Speaker: Kendrick Kay; Center for Magnetic Resonance Research, University of Minnesota, Twin Cities
In this talk, I will provide a brief introduction to deep neural networks (DNN) and discuss their usefulness with respect to modeling and understanding visual processing in the brain. To assess the potential benefits of DNN models, it is important to step back and consider generally the purpose of computational modeling and how computational models and experimental data should be integrated. Is the only goal to match experimental data? Or should we derive understanding from computational models? What kinds of information can be derived from a computational model that cannot be derived through simpler analyses? Given that DNN models can be quite complex, it is also important to consider how to interpret these models. Is it possible to identify the key feature of a DNN model that is responsible for a specific experimental effect? Is it useful to perform ‘in silico’ experiments with a DNN model? Should we should strive to perform meta-modeling, that is, developing a (simple) model of a (complex DNN) model in order to help understand the latter? I will discuss these and related issues in the context of DNN models and compare DNN modeling to an alternative modeling approach that I have pursued in past research.
Mixing deep neural network features to explain brain representations
Speaker: Seyed-Mahdi Khaligh-Razavi; CSAIL, MIT, MA, USA
Authors: Linda Henriksson, Department of Neuroscience and Biomedical Engineering, Aalto University, Aalto, Finland Kendrick Kay, Center for Magnetic Resonance Research, University of Minnesota, Twin Cities Nikolaus Kriegeskorte, MRC-CBU, University of Cambridge, UK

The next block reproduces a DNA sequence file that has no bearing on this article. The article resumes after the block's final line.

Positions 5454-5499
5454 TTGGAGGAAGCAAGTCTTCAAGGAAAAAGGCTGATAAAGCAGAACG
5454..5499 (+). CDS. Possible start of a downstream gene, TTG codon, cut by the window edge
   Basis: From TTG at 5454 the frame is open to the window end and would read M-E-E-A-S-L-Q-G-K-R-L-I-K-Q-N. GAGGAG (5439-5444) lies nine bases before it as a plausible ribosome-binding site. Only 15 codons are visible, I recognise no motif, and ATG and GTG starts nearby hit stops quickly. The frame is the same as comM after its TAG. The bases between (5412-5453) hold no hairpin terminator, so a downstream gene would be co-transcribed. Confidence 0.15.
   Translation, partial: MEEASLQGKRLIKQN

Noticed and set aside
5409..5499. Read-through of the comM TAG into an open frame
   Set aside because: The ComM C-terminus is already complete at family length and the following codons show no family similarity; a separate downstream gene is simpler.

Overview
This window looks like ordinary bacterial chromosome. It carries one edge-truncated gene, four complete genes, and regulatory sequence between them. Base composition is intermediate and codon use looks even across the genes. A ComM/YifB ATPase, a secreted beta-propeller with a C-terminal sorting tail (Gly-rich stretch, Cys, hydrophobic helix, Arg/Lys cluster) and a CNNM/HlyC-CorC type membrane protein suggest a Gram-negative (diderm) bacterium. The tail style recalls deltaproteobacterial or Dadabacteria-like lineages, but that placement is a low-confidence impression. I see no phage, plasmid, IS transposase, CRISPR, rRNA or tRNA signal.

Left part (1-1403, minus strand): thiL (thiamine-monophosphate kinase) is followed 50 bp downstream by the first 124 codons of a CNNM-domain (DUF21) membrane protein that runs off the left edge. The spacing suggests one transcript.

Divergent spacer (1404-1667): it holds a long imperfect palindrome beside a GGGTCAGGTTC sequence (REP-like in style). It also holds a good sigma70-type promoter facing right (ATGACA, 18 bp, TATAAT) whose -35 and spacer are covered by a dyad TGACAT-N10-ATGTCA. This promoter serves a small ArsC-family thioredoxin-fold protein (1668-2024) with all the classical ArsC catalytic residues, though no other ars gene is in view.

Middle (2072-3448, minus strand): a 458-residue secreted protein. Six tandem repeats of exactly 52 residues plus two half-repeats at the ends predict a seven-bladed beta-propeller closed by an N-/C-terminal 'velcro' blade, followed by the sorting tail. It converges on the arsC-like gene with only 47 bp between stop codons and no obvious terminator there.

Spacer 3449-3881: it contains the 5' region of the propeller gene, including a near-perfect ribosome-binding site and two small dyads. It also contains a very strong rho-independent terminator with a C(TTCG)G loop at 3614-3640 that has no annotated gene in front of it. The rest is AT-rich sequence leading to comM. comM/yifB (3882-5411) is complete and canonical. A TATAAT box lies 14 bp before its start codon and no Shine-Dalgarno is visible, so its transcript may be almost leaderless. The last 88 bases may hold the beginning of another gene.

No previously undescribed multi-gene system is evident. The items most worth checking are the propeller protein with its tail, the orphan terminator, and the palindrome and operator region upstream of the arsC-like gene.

Higher visual areas present a difficult explanatory challenge and can be better studied by considering the transformation of representations across the stages of the visual hierarchy from lower- to higher-level visual areas. We investigated the progress of visual information through the hierarchy of visual cortex by comparing the representational geometry of several brain regions with a wide range of object-vision models, ranging from unsupervised to supervised, and from shallow to deep models. The shallow unsupervised models tended to have higher correlations with early visual areas; and the deep supervised models were more correlated with higher visual areas. We also presented a new framework for assessing the pattern-similarity of models with brain areas, mixed representational similarity analysis (RSA), which bridges the gap between RSA and voxel-receptive-field modelling, both of which have been used separately but not in combination in previous studies (Kriegeskorte et al., 2008a; Nili et al., 2014; Khaligh-Razavi and Kriegeskorte, 2014; Kay et al., 2008, 2013). Using mixed RSA, we evaluated the performance of many models and several brain areas. We show that higher visual representations (i.e. lateral occipital region, inferior temporal cortex) were best explained by the higher layers of a deep convolutional network after appropriate mixing and weighting of its feature set. This shows that deep neural network features form the essential basis for explaining the representational geometry of higher visual areas.
Using DNNs To Compare Visual and Auditory Cortex
Speaker: Daniel Yamins; Department of Brain and Cognitive Sciences, MIT, MA, USA
Authors: Alex Kell, Department of Brain and Cognitive Sciences, MIT, MA, USA